query data for different OSNs, which can be obtained from Google’s “Google Trends” service [10]. Google

search query data has been used in a range of studies, including the monitoring of disease outbreak [11],

economic forecasting [12], and the prediction of financial trading behavior [13]. The work in Ref. [11] is

particularly interesting, as the authors are able to correlate search query frequencies of flu-related terms

2

to numbers of flu cases from CDC data, which is the basis of Google’s “Google Flu Trends” service [14].

The results of Ref. [11] show that search query data can be used as a proxy for a tangible quantity

(flu cases), with the advantage that search query data is quicker and easier to obtain than the actual

aggregated reported flu case data [15]. In this work we similarly use Google search query data as a proxy

for another quantity of interest, OSN usership, for which data is difficult to obtain.

Model

Traditional SIR model

The classical SIR model for the spread of infections disease is presented in Equations 1a-1c [16]. The

variable names are summarized in Table 1, which compares the epidemiological interpretation of the

variables to the equivalent OSN dynamical interpretation of the variables. In short, the SIR model is a

collection of three ordinary differential equations that govern the rates at which three compartments of the

entire population N (susceptible S, infected I, and recovered R) evolve during a disease outbreak, where

the superscripted dot indicates a time derivative. Equations 1a-1c sum to 0 when added together, revealing

an underlying assumption that the population remains constant during the outbreak. Mathematically,

S + I + R = N , independent of time. This assumption is valid for disease outbreaks that are short lived

compared to the lifespan of the population members.

βIS

S˙ = −

N

βIS

˙

− γI

I=

N

R˙ = γI

(1a)

(1b)

(1c)

Equation 1a shows that the rate at which the susceptible population becomes infected is proportionate

to the infection rate β, the fraction of infected population NI , and the susceptible population S. This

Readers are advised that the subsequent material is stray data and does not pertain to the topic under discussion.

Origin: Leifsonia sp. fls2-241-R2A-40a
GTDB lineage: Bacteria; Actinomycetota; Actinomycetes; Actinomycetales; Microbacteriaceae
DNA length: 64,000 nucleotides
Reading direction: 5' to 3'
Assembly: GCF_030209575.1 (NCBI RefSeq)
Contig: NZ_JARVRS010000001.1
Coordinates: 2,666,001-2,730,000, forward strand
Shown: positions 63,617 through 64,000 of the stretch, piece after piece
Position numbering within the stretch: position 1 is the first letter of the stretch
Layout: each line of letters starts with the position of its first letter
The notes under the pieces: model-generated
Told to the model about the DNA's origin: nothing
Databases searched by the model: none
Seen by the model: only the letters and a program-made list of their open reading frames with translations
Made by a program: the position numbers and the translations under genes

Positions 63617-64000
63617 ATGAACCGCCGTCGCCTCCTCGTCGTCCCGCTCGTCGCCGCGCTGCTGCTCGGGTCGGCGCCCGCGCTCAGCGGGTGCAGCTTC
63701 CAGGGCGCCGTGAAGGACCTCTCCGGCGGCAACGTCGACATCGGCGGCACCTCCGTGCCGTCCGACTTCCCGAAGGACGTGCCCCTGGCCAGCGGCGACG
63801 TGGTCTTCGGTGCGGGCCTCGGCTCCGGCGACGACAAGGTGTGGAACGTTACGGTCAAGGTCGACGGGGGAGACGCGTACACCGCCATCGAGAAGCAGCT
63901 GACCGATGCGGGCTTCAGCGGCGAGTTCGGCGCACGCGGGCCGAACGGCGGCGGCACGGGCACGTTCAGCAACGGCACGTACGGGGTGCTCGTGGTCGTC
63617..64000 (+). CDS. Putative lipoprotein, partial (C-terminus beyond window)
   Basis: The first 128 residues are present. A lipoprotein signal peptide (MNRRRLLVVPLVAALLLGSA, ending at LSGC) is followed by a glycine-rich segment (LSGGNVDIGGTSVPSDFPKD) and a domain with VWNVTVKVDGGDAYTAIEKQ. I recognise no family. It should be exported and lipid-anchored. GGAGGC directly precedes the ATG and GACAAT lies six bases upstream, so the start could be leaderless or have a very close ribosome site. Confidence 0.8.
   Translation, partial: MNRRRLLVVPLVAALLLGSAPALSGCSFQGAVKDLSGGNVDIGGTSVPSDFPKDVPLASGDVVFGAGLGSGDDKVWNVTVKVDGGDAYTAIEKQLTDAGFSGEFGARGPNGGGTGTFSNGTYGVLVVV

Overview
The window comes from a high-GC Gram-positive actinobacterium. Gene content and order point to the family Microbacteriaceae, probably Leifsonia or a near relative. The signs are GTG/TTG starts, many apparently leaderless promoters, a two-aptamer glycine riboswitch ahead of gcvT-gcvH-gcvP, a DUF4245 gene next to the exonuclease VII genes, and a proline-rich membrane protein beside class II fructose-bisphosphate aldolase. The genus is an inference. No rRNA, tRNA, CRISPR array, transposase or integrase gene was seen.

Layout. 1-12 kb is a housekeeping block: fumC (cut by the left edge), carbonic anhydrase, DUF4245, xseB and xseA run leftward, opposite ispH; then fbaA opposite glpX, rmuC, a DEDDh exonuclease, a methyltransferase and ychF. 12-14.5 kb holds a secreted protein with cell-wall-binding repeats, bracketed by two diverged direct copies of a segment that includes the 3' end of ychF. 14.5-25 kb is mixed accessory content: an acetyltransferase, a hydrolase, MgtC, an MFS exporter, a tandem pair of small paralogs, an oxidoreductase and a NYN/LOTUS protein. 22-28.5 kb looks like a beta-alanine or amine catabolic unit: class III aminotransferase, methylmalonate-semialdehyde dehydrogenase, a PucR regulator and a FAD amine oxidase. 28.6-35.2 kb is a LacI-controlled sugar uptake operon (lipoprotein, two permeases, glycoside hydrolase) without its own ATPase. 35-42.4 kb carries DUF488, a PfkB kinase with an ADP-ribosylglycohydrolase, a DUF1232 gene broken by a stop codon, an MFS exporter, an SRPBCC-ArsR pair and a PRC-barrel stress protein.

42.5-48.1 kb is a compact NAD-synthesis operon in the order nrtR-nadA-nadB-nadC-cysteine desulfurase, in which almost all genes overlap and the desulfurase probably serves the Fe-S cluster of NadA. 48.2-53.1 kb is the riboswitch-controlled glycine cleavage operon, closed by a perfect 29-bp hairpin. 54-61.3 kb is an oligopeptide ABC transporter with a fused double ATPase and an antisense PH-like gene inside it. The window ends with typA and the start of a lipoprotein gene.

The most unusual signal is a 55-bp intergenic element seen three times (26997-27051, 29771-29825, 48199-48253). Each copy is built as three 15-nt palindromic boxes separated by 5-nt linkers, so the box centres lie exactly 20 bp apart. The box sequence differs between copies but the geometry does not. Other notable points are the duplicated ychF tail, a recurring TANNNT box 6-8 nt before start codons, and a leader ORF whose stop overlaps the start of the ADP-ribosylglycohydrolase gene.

indicates that the disease is transferred through interaction between the susceptible and infected populations, with an infection rate of β. Equation 1c shows that the rate at which the infected population

recovers is proportionate to I and the recovery rate γ, but does not require any sort of interaction between

population compartments as was necessary for the spread of infection.

There is no analytical solution to the SIR model, but the set of ODEs can be solved numerically

with the addition of initial conditions for each of the population compartments: S(0) = S0 , I(0) = I0

and R(0) = R0 . S0 is the initial compartment of the population that is susceptible to contracting the

disease, and generally represents the majority of the population at early times. I0 represents the size

of the initial outbreak, which is generally much smaller than the total population. I0 must be non-zero

for an infection to begin to spread as given by equation 1b. Note that for the purposes of fitting the

SIR model to a data set, if no initial parameters are known, than R0 can be arbitrarily set to 0. This is

because the magnitude of R does not affect any of the dynamics other than contributing to the size of

N . However, since terms containing β are always divided by N , R0 can be set arbitrarily and β is then

taken as a fitting parameter.

One interesting feature of the model is the immunization criterion

S0

γ

<

N

β

(2)

which is derived by setting the right hand side of Equation 1b less than or equal to 0 and rearranging.